Readers would recall an article (17 September 2018) WHEREABOUTS OF BISHOP FRANCO MULAKKAL OF JALANDHAR – QUO VADIS? It was written in the backdrop of Jalandhar Bishop's decision to step aside and Bishop Theodore Mascarenhas' (Catholic Bishops' Conference of India – CBCI) statement dated 15th September 2018 on CBCI's Pilatelike stance on Bishop Mulakkal. The statement read as follows:
Most Rev. Theodore Mascarenhas, SFX
Prot.854/GenSec2018 (3-b-10/CBCI-GC) 15.09.2018 15.09.2018
We wish to express our distress regarding the developments connected to the accusations against Bishop Franco Mulakkal of Jalandhar. Many have been asking why the CBCI is silent on the issue. We wish to reiterate what we have said earlier: The CBCI has no jurisdiction in the issue of individual Bishops. Besides, a police probe is on and one party has also approached the High Court. The law should take its course and once the police file their definitive report after their investigations, the competent Church authorities will definitely make necessary decisions. Silence should in no way be construed as siding with either of the two parties.
We have learnt that certain statements have been attributed to our President Cardinal Oswald Gracias that the Bishop of Jullunder should step down. We wish to clarify that he has made no such statement and wishes to disassociate himself from any such statement. The comments of the spokesperson of the Bombay Archdiocese are his personal comments and to be taken as such.
We pray that the truth will come out and that a just solution will be found. We request prayers for the Church at this difficult time.
Yours Sincerely in Our Lord.
Bishop Theodore Mascarenhas, SFX
Catholic Bishops’ Conference of India
I wrote on the 17th September that the pertinent point to note in the above statement is that "CBCI has not jurisdiction in the issue of individual bishops." How ridiculous and at the same time, naive. In every Association its members are accountable for their way of behaviour and they are pulled up, show-caused, suspended and even removed from membership for their behaviour against the stated objects of the Association which brings the Association into dispute.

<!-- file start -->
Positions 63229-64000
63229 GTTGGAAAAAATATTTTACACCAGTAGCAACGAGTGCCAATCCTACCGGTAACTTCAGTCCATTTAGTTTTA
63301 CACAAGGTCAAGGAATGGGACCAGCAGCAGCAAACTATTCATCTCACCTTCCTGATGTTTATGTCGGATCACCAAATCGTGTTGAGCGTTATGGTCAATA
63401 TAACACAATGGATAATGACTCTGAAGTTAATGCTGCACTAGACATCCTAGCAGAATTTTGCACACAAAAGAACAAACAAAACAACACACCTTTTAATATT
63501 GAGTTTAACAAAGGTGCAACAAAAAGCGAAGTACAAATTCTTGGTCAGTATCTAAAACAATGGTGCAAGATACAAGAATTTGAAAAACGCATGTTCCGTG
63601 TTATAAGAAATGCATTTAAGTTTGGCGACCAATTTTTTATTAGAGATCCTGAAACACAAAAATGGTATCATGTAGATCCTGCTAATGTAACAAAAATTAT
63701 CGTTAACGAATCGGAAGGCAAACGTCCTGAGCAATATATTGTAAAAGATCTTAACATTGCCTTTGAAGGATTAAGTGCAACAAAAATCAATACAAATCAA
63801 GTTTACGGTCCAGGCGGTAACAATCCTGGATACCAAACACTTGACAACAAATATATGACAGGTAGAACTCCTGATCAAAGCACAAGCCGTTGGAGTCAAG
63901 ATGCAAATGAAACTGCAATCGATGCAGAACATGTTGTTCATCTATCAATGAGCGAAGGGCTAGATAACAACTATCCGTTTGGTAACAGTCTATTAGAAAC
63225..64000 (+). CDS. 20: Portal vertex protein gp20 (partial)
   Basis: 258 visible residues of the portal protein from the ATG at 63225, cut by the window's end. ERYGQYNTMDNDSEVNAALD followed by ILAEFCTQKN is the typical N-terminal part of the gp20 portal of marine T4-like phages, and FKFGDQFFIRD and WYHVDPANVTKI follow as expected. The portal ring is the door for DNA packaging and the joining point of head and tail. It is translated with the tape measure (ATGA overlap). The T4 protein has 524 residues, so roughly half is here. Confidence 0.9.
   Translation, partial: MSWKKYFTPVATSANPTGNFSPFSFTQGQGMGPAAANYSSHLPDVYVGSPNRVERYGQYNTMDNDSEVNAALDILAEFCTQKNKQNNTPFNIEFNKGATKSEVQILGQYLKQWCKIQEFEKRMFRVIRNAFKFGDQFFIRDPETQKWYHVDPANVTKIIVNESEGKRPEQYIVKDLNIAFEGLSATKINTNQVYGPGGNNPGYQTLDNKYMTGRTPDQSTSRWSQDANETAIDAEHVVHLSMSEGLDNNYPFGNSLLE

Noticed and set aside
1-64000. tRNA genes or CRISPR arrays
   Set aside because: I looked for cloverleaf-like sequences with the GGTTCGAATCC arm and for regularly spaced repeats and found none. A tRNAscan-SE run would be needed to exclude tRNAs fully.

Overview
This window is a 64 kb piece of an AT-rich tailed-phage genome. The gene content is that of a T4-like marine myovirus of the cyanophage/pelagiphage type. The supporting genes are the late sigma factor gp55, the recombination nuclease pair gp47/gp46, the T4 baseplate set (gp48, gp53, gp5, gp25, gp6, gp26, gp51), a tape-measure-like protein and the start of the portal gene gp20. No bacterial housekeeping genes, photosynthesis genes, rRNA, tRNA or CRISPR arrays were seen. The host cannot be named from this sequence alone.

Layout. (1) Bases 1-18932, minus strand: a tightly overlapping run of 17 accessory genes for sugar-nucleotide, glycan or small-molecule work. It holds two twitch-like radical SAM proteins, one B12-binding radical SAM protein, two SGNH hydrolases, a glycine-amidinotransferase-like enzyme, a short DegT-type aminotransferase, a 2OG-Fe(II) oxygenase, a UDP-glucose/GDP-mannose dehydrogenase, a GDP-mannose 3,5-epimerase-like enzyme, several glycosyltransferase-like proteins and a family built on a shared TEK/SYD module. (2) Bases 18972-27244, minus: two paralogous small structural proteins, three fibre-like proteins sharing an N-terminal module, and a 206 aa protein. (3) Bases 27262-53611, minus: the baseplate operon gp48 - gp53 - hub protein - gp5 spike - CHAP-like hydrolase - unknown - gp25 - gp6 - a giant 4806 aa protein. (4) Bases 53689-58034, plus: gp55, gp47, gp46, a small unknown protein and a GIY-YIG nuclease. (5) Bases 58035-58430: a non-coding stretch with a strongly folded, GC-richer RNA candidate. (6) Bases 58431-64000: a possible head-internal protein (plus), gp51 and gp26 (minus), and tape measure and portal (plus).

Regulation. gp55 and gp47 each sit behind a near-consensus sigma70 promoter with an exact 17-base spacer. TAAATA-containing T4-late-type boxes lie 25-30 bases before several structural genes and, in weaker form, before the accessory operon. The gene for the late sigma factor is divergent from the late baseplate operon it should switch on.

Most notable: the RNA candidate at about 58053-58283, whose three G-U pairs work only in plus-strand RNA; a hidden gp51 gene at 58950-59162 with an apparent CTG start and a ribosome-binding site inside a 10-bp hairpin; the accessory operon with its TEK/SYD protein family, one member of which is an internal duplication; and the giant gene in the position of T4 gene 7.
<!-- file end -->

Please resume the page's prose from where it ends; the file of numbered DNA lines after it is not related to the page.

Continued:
If the CBCI has no jurisdiction in the issue of individual Bishops (who are its members), this means its member Bishops (around 180+ from the three rites) can get away with impunity, even licentious lifestyle. The Catholic Laity is really being taken for a ride by the CBCI. While it frames policies and laws of obeisance for the Laity, it is a law unto itself.
Regarding the Bishop Theodore Mascarenhas' CLARIFICATION on the statement of Cardinal Oswald Gracias that Bishop Mulakkal should step aside, why is he giving the clarification on behalf of the Cardinal? Can't the Cardinal speak out? Isaac Gomes, Asso. Editor, Church Citizens' Voice.
Now please read the Editorial in today's Statesman Kolkata on the above Pilate-like statement issued by the CBCI.
There is actually small need for a Biblical reference to link dereliction of duty with a display of moral cowardice; just over six decades back President John F. Kennedy had asserted that “those who do not speak when they should, they should lose their right altogether.” The Catholic Bishops Conference of India (CBCI) runs the risk of forfeiting its claim to lead the Catholic Church in the country by the overly technical, wishy-washy statement it has just issued saying that the law should takes its own course in Bishop Mulakkal affair. The statement went beyond the CBCI “washing its hands off” the diseased development by claiming “it had no jurisdiction over individual bishops,” and declared that a reported statement from Cardinal Oswald Gracias of Mumbai that Bishop Mulakkal should step aside had been made in a personal capacity – unlinked with his high position in the Conference.
At a point in time when the faithful are looking to their religious leaders to help them weather unprecedented turbulence, the CBCI has let down the people. The affairs of the Church had traditionally been isolated and insulated from common law – divine law and authority took precedence, it was contended. Now the CBCI has turned the position upside down by abdicating a spiritual duty to play a role in a raging controversy. Can the CBCI now claim, for example, the inviolate secrecy of the confessional or fail to recognise judicially granted divorce? The orchestrated defence of the Bishop of Jalandhar (a lowly counter-attack, some would say) has far-reaching implications from a legal perspective, and has simultaneously eroded the credibility of the Clergy’s leadership. All controversies could now be referred to the courts. No doubt the allegations against the Bishop are too serious to be adjudicated anywhere but a court of law, and he is fully entitled to establish his innocence, but did the CBCI not a have a moral role to play?
While some sections of the Church leadership have flayed the handful of nuns who are publicly demanding Mulakkal’s arrest, little attempt has been made by the CBCI, or any other body to rein-in the vicious campaign of character assassination against the nun who has alleged that she was sexually exploited. The CBCI should have publicly admonished the Missionaries of Jesus; among the most recent charges is that the nun had once wanted to quit the convent to get married. If that were a crime to be squarely condemned there would be many vacant places in the pews.
The squabble has been permitted to descend to a brawl in the streets. And that is where the CBCI, either collectively or courtesy individual bishops, has betrayed the congregation. It points to leadership failure. The Church in India must look within, ask itself whether the likes of Simon Pimenta, Dursisamy Lourdasamy, Valerian Gracias or Angelo Fernandes would have permitted such sordidness to go viral.